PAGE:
A New York appellate court recently affirmed a finding by the state’s Workers’ Compensation Board that awarded benefits to a worker who claimed he suffered from an occupational disease or condition in the form of chronic hypersensitivity pneumonitis, caused by 12 years of work-related exposure to chemicals and seasonings at the employer’s plant that produced corn, potato and grain-based snacks. The appellate court held that claimant was required to establish a recognizable link between his condition and a distinctive feature of his occupation through the submission of competent medical evidence, that the Board specifically credited the medical evidence from claimant's physician, who testified with a reasonable degree of medical certainty that the "most probable cause" of claimant's condition was his prolonged workplace exposure to chemicals and seasonings, and that claimant's failure to identify the specific allergen or contaminant responsible for his ailments was not fatal to the underlying claim.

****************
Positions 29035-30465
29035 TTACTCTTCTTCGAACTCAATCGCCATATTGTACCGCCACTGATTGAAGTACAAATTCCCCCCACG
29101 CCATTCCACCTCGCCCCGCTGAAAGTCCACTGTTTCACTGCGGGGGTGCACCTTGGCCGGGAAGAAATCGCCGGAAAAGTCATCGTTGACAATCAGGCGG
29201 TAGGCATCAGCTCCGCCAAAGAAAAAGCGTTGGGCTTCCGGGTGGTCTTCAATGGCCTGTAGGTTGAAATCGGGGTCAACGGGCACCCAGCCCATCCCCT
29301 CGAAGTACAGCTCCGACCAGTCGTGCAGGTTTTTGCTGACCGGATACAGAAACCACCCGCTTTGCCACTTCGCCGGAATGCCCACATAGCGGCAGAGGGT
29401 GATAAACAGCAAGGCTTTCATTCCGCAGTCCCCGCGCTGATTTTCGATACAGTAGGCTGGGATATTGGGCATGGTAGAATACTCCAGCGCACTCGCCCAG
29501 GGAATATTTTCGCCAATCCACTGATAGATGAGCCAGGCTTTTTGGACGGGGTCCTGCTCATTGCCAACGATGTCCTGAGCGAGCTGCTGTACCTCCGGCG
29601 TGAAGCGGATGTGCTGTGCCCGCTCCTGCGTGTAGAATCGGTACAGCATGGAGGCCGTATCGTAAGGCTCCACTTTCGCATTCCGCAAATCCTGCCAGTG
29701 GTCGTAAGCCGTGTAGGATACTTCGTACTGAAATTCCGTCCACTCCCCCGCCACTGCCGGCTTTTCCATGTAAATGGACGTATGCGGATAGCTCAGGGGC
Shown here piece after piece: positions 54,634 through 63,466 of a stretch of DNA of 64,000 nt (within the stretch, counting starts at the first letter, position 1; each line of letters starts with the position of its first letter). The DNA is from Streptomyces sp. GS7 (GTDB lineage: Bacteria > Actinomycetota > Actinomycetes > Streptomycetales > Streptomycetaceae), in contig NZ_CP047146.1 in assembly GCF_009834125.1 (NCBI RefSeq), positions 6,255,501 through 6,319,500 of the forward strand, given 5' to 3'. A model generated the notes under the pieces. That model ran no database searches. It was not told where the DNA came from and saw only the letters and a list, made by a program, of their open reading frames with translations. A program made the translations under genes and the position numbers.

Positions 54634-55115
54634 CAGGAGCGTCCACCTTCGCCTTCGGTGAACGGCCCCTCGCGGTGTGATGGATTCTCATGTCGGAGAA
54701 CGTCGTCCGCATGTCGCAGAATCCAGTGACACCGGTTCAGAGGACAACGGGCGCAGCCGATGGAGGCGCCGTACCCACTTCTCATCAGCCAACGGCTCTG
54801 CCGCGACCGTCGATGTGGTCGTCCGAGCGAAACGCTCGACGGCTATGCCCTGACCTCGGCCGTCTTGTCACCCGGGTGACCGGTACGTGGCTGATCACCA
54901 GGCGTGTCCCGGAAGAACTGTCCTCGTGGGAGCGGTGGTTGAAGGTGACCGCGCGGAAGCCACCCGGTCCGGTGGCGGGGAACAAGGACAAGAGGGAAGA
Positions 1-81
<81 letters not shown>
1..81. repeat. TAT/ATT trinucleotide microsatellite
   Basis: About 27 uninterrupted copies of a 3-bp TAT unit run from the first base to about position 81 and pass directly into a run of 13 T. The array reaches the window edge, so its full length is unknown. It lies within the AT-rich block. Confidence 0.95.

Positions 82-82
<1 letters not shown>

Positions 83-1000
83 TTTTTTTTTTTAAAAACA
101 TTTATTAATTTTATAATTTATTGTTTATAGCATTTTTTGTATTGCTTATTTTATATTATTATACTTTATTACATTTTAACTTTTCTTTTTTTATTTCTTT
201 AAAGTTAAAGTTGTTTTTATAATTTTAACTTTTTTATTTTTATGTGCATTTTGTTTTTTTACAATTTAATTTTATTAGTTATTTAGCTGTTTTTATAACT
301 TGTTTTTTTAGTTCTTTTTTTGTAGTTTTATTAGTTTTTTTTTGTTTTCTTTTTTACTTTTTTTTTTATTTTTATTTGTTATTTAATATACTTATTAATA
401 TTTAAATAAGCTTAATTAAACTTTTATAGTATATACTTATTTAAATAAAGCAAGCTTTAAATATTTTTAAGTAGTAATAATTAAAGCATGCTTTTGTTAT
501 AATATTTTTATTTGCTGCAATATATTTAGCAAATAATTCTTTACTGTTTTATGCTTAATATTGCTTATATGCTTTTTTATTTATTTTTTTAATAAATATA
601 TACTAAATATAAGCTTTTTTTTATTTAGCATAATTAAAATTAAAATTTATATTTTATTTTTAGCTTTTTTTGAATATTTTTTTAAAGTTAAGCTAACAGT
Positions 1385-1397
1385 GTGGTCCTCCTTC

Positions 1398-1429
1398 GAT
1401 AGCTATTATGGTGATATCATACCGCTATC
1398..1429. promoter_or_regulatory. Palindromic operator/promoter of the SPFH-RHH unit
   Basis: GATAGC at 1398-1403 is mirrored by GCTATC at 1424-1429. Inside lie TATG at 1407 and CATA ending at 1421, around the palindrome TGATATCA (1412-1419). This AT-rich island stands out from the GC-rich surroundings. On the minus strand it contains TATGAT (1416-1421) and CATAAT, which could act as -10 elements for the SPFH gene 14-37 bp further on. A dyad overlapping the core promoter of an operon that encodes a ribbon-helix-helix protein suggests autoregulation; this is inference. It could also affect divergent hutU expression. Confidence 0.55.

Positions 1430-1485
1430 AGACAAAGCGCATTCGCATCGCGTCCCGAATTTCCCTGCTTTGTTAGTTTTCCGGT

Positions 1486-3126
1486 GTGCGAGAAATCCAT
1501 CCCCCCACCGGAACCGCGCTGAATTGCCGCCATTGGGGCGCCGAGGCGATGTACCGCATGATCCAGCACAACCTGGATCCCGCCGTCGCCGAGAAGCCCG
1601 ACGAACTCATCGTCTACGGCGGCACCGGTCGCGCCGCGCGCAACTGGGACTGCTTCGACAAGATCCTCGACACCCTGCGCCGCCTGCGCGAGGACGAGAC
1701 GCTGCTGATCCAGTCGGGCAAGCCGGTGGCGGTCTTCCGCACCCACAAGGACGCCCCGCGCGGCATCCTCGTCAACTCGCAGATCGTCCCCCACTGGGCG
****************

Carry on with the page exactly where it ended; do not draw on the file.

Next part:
Reported by Thomas A. Robinson, J.D.
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See Matter of Sandell v Frito Lay, Inc., 2013 N.Y. App. Div. LEXIS 8501 (Dec. 26, 2013) [2013 N.Y. App. Div. LEXIS 8501 (Dec. 26, 2013)]
See generally Larson’s Workers’ Compensation Law, § 52.01 [52.01]
Source: Larson’s Workers’ Compensation Law, the nation’s leading authority on workers’ compensation law.
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